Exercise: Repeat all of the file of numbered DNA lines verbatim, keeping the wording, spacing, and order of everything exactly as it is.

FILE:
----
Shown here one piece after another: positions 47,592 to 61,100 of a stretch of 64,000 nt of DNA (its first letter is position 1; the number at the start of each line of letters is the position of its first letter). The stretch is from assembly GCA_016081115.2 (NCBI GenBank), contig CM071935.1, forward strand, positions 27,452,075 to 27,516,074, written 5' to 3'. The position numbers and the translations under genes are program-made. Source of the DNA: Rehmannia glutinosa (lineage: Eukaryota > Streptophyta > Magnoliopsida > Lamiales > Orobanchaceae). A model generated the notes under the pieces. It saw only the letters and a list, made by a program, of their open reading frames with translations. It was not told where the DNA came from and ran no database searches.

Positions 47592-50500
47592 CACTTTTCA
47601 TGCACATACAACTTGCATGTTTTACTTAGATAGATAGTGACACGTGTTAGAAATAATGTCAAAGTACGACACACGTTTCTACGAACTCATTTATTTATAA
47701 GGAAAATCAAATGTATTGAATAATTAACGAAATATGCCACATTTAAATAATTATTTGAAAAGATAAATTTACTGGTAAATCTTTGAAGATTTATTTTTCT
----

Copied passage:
Shown here one piece after another: positions 47,592 to 61,100 of a stretch of 64,000 nt of DNA (its first letter is position 1; the number at the start of each line of letters is the position of its first letter). The stretch is from assembly GCA_016081115.2 (NCBI GenBank), contig CM071935.1, forward strand, positions 27,452,075 to 27,516,074, written 5' to 3'. The position numbers and the translations under genes are program-made. Source of the DNA: Rehmannia glutinosa (lineage: Eukaryota > Streptophyta > Magnoliopsida > Lamiales > Orobanchaceae). A model generated the notes under the pieces. It saw only the letters and a list, made by a program, of their open reading frames with translations. It was not told where the DNA came from and ran no database searches.

Positions 47592-50500
47592 CACTTTTCA
47601 TGCACATACAACTTGCATGTTTTACTTAGATAGATAGTGACACGTGTTAGAAATAATGTCAAAGTACGACACACGTTTCTACGAACTCATTTATTTATAA
47701 GGAAAATCAAATGTATTGAATAATTAACGAAATATGCCACATTTAAATAATTATTTGAAAAGATAAATTTACTGGTAAATCTTTGAAGATTTATTTTTCT